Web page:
Occupational Therapy

One Size Does Not Fit All: Why There is a Need for a Personalised Approach for People with Dementia.

Inspiration for this article came after I’d tweeted about the Dementia Dog Project.   Dogs are matched  to a person with dementia and then trained to help them manage the demands of the individual’s unique routine.  Of course they provide companionship and an incentive for the person to get out and about too.    ‘Wouldn’t having a dog reminding you…

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Watching Someone Make a Cup of Tea: How Occupational Assessment Can Unpick Problems For People with Cognitive Difficulties

As an occupational therapist working with people experiencing problems with cognition I’ll analyse the activities that form part of their everyday lives in order to give me clues about what is going on for them.  Sometimes this will form part of a discussion.  I might ask the person, or a person that knows them well,  questions about what they…

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As Time Goes By: Adapting Activity

Deteriorating brain function characterises the diseases that are classed as dementia.  So over time, we can expect it to get harder for people with these illnesses  to perform the activities that they need and want to do in the same way and  to the same standard  as before they were diagnosed. This loss of function is highly…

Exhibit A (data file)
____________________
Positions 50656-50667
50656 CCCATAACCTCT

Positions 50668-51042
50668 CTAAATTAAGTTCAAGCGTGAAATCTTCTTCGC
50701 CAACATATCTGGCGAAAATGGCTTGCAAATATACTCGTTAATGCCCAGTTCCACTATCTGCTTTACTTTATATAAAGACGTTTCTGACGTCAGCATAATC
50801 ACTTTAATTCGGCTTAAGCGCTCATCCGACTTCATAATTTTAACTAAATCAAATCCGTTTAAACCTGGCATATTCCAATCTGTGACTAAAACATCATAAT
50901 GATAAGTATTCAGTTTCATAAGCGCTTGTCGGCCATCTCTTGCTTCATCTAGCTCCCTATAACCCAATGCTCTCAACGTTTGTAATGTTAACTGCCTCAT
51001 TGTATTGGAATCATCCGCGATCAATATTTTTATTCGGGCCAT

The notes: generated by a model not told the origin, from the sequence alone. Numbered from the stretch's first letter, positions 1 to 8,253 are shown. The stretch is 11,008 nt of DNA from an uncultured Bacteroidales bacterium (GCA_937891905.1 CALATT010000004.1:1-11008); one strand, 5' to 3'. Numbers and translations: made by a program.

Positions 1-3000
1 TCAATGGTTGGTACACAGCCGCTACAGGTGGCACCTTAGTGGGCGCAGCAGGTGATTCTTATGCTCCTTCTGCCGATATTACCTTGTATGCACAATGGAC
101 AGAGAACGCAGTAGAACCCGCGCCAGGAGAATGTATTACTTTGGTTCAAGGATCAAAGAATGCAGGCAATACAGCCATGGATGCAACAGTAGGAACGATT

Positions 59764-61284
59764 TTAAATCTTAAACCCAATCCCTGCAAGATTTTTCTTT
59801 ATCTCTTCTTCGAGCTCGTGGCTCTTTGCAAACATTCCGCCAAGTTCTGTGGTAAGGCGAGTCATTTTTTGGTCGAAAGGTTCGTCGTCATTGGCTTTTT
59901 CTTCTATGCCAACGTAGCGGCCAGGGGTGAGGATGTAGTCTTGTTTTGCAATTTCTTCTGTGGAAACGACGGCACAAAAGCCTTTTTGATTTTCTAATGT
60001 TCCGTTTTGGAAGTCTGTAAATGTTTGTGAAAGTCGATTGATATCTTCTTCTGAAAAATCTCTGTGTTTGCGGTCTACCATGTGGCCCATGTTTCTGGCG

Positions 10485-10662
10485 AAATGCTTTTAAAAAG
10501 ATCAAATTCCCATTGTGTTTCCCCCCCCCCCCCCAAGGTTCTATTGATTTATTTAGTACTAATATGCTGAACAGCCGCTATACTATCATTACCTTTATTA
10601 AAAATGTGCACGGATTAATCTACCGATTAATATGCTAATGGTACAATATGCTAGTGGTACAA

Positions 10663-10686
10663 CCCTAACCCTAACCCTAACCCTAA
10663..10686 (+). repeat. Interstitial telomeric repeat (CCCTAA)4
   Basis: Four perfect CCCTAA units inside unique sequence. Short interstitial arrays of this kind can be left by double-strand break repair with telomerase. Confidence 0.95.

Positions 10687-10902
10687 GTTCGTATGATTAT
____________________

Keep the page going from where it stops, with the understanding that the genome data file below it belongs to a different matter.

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Neuroplasticity: Rewiring for the brain with dementia.

Neuroplasticity is the term used to describe the way that the brain can adapt during a person’s lifetime.  For example, in response to injury caused by trauma such as an accident or a stroke, the brain can undergo ‘rewiring’.   I’m not an expert in neurology  so won’t be going into  detail abut the physiological processes…

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Activity and Dementia: Colouring

Who’d have thought it!   Colouring used to be an activity that was firmly associated with childhoood but no more.   The craze for adult colouring, that started in France in 2012 when a book, ‘ Art-thérapie: 100 Coloriages anti-stress’, became a best seller. is still going strong.  Claims that it is good for promoting well-being. reducing…

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A Weighty Subject

I was fortunate enough recently to visit the very moving  Museum of the Mind at the Bethlem Hospital in South London.    It’s a fascinating place that combines a wonderful collection of art with displays about the history of mental health care.   Please visit if you have the opportunity.  You won’t be disappointed. This exhibit intrigued…

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